Unlocking the Mysteries of the World's Oldest Symbols
Author: Genevieve von Petzinger
Publisher: Simon and Schuster
From Lisa McInerney, hailed by The Irish Times as “arguably the most talented writer at work in Ireland today,” comes The Glorious Heresies, a searing debut novel about life on the fringes of Ireland’s post-crash society. When grandmother Maureen Phelan is surprised in her home by a stranger, she clubs the intruder with a Holy Stone. The consequences of this unplanned murder connect four misfits struggling against their meager circumstances. Ryan is a fifteen-year-old drug dealer desperate not to turn out like his alcoholic father, Tony, whose feud with his next-door neighbor threatens to ruin his family. Georgie is a sex worker who half-heartedly joins a born-again movement to escape her profession and drug habit. And Jimmy Phelan, the most fearsome gangster in the city and Maureen’s estranged son, finds that his mother’s bizarre attempts at redemption threaten his entire organization. Biting and darkly funny, The Glorious Heresies presents an unforgettable vision of a city plagued by poverty and exploitation, where salvation still awaits in the most unexpected places. — New York Time's Book Review's "10 Best Crime Novels" of the year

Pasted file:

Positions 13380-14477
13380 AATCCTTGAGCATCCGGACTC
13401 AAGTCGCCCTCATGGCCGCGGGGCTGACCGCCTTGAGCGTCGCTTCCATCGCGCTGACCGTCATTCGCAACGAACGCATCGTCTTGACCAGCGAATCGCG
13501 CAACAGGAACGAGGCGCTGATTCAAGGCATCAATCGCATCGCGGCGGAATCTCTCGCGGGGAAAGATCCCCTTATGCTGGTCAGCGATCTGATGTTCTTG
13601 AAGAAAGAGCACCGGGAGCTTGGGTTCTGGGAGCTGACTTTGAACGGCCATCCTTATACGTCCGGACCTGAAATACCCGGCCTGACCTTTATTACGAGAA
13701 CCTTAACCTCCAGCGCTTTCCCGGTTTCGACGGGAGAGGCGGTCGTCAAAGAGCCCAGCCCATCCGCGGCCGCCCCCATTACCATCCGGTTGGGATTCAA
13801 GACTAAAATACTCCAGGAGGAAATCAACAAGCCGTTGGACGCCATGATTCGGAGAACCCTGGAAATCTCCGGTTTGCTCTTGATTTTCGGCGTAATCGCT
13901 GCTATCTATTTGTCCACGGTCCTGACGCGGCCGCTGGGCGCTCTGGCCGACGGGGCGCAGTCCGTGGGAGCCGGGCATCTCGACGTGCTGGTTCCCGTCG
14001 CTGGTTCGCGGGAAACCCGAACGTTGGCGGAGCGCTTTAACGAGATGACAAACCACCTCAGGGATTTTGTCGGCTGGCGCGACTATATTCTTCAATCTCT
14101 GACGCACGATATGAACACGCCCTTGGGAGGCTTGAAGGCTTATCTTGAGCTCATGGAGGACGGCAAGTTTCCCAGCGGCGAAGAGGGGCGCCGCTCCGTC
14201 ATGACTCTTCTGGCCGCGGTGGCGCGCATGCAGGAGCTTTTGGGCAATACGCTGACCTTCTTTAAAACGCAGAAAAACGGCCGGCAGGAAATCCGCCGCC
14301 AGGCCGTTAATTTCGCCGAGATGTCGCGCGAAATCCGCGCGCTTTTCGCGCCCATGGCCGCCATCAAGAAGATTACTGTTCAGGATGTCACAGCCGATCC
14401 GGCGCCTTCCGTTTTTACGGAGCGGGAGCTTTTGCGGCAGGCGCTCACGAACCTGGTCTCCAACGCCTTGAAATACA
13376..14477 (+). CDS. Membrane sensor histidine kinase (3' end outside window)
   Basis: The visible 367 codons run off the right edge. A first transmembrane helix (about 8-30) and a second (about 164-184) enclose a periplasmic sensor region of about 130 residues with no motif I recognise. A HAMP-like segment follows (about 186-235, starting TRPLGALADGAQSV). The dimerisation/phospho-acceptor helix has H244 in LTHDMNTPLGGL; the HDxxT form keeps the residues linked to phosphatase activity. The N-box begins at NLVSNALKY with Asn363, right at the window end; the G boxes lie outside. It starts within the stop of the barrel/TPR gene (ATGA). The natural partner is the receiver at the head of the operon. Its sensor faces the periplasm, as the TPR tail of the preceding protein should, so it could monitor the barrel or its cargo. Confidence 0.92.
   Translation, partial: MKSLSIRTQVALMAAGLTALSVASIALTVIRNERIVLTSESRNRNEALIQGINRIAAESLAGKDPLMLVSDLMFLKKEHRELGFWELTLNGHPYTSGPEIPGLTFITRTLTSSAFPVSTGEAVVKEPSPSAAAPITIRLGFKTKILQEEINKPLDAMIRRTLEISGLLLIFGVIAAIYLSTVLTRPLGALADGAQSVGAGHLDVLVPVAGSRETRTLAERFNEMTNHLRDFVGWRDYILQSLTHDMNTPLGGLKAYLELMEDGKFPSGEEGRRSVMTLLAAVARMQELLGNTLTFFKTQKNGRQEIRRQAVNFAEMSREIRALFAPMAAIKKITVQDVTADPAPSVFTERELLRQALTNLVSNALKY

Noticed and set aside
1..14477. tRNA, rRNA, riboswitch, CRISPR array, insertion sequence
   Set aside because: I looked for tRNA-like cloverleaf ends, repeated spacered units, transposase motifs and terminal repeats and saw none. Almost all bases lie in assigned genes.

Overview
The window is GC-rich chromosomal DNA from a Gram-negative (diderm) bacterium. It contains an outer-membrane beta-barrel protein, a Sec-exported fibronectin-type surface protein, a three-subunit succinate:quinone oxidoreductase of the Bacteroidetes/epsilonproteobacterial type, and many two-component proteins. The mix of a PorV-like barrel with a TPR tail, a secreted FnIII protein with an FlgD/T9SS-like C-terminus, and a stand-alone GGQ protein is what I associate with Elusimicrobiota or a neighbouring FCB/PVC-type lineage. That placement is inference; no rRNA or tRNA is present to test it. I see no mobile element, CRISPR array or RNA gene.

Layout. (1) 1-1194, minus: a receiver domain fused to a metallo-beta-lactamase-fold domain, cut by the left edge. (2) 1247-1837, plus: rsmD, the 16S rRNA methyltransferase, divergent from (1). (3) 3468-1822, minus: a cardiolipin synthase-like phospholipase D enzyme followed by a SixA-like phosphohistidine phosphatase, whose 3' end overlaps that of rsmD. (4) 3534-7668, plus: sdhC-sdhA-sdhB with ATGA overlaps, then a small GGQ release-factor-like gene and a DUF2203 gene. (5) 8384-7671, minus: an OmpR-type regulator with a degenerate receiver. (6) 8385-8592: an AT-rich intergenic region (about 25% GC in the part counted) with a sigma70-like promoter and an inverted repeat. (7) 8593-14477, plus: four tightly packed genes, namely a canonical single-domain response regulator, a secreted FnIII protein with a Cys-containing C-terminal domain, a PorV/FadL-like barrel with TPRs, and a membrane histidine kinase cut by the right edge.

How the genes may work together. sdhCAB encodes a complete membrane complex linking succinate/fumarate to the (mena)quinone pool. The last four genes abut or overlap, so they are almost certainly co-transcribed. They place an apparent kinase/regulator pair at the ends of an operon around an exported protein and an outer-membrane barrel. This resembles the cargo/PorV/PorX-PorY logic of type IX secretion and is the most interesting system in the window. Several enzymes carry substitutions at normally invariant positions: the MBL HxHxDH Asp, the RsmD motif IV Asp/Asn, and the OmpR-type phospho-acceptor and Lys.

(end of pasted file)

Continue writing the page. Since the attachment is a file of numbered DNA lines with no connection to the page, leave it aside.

Author: Lisa McInerney
Publisher: Tim Duggan Books
Recounts the true story of how four boys looking for buried treasure in the south of France in 1940 stumbled upon something much more valuable--a sealed cave whose walls were covered with prehistoric paintings and engravings. By the illustrator of the Caldecott Medal winner, Mirette on the High Wire.
Author: Emily Arnold McCully
Category: Juvenile Nonfiction
A detailed and far-ranging textbook which frames geologic concepts within an archaeological context, offering specific examples that demonstrate how geologic methods can be used to interpret the human past. The contents list is huge, but a few of the topics covered are: sediments and soils, provenance studies, geologic surveying, mapping and remote sensing, artifact identification and human-environment interaction. The second edition builds on the success and innovation of the first, and includes updates, new concepts and examples, an enhanced bibliography, and many new illustrations.